A ‘Bear Put Spread’ is a kind of options strategy used by an option trader, when they expect the price of the underlying asset to decline moderately, in the near future. The bear put strategy is achieved by purchasing an in-the-money put option at a higher strike price than the market price of the underlying asset. An out-of-the-money (OTM) put option with the same expiry date is sold at a strike price lower than the market price of the underlying asset to complete the procedure.
The maximum profit to be gained by employing this kind of strategy is equal to the difference between the two strike prices, minus the net cost of the options. The options trader in anticipation of a plunge in the price of the underlying asset shorts the OTM put option. This reduces the cost of establishing the bearish position, but at the price of losing the chance to have made a large profit. Upon entering the trade a debit is taken which gives the bear put spread options strategy another name: bear put debit spread. The net debit is the difference between the sale and purchase of the two options. If one expects the market to fall they can also enter a credit spread, and this is known as a bear call spread.
To extract maximum profit from this strategy, the OTM puts will need to have their stock price close below the strike price on the expiration date. Both the calls and put options expire in the money, however, there will be higher intrinsic value in those puts purchased at a higher strike, than the lower strike put that was sold. In this way, we come to the crux of the bear put strategy and produce the maximum profit equal to the difference between the two strike prices, minus the net debit taken when the position was entered.
To calculate the maximum profit, we can use the following formula:
Maximum Profit= Strike Price of Long Put - Strike Price of Short Put - Net Premium Paid - Commissions Paid
This is only achieved when,
Price of underlying ≤Strike price of short put
Conversely, the bear put strategy can also suffer from loss. Its maximum loss is realized when the stock price rises above the strike price of the in-the-money put option at the expiry date. The maximum loss is equal to the debit incurred when putting on the trade.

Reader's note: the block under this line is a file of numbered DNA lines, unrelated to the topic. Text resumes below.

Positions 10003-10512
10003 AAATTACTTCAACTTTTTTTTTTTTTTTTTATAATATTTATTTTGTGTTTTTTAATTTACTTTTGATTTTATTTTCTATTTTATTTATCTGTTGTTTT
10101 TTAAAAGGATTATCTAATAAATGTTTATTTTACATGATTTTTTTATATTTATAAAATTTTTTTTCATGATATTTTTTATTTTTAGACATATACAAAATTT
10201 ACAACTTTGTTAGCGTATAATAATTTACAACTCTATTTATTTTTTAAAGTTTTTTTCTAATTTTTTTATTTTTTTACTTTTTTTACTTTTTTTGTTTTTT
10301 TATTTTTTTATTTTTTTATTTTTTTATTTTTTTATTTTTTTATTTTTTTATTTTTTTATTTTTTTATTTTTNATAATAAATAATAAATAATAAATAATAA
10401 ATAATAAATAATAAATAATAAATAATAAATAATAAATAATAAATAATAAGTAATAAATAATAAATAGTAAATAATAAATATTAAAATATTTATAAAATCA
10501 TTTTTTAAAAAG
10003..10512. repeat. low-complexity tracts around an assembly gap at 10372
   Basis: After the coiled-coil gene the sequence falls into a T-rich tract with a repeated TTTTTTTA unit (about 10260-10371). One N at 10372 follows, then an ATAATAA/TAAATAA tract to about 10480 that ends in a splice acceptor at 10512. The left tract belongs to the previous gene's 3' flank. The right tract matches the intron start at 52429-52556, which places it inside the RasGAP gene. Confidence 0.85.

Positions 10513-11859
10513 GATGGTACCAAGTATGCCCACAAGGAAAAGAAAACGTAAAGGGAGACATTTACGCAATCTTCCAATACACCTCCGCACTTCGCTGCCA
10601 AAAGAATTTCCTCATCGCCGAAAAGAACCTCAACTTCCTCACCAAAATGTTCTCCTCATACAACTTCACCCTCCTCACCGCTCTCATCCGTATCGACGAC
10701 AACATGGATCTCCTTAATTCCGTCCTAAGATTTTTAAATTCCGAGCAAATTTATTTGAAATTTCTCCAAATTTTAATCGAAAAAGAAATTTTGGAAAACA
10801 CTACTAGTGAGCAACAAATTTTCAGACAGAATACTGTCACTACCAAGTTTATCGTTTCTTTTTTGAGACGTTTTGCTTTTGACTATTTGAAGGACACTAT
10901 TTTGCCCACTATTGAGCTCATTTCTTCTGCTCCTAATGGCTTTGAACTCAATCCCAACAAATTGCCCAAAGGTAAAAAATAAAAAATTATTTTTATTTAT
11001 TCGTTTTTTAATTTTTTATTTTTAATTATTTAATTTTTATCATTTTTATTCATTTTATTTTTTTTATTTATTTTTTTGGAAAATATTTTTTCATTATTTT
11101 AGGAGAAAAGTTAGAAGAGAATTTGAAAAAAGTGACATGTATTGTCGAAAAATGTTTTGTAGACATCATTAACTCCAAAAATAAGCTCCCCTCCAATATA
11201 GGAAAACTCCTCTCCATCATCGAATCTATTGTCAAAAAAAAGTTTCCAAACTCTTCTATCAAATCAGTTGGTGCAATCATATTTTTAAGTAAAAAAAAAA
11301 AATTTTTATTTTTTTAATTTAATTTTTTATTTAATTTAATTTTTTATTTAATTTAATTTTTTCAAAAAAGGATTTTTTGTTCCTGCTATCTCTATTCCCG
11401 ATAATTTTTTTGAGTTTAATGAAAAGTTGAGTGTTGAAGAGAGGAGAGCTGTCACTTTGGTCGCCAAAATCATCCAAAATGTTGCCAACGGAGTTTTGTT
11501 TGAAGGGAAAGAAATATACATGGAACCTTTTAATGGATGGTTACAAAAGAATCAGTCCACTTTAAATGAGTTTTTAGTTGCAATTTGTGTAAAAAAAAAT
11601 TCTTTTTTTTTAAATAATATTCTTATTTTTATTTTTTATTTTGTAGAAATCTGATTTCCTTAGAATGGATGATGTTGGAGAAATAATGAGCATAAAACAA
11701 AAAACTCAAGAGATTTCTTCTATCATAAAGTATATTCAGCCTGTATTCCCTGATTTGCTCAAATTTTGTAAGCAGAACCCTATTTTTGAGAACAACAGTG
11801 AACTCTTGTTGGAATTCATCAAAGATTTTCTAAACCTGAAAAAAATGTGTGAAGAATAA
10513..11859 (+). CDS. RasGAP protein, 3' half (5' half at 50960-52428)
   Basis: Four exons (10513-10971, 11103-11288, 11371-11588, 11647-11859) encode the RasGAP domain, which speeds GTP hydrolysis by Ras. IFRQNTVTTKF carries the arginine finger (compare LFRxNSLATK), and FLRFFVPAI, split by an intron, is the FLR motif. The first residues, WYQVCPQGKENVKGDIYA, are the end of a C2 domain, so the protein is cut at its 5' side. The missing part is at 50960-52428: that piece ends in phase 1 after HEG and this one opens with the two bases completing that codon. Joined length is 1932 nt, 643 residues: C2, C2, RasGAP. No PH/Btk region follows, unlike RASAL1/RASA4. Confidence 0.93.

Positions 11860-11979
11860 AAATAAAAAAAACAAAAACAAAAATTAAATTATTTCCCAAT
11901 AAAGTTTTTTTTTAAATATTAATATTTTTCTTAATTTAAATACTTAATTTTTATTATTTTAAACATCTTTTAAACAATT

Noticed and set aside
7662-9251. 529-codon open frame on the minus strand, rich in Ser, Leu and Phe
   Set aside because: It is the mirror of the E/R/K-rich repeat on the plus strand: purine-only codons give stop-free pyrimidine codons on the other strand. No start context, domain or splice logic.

To calculate the maximum loss, we can use the following formula:
Maximum Loss=Net Premium Paid+Commissions Paid
This is only achieved when,
Price of underlying ≥Strike price of long put
To calculate the underlier price at the breakeven point for the bear put spread, we can use the following formula:
Breakeven Point=Strike Price of Long Put-Net Premium Paid
To better illustrate the concept of the bear put spread, let’s take an example in which we suppose a certain XYZ stock is trading at $38 in June. An options trader decides to proceed into a bear put spread as he is bearish about XYZ. To enter the position he will, at the same time, buy a JUL 40 put for $300 and sell a JUL 35 put for $100. This results in a net debit of $200.
On expiration, the price of the XYZ stock plummets to $35. Both puts expire in-the-money with the bought JUL 40 put having $500 in intrinsic value and the JUL 35 put sold having $0 in intrinsic value. The difference in the strike prices gives us the net value of the spread, which is $5 here. To calculate the net profit, we deduct the debit taken when the trader placed the trade and get $300 in net profit (which is also the maximum possible profit).
If instead, the stock had recuperated to $42 at expiration, then both the options would have expired without any value and the trader loses the entire debit of $200 (which amounts to the maximum loss), when he entered the trade.
We did not factor in the account commission charges in the above calculations to make the concept easier to understand and also because they are negligibly small, usually at about $10 to $20 and vary across options brokerages. But in the long run, commission charges can eat up a noticeable amount of profits for active traders, which is why it would be wise to seek a low commission broker if you are an active options trader. After doing some good research, one can find brokers which charge as low as $0.15 per contract (+$8.95 per trade).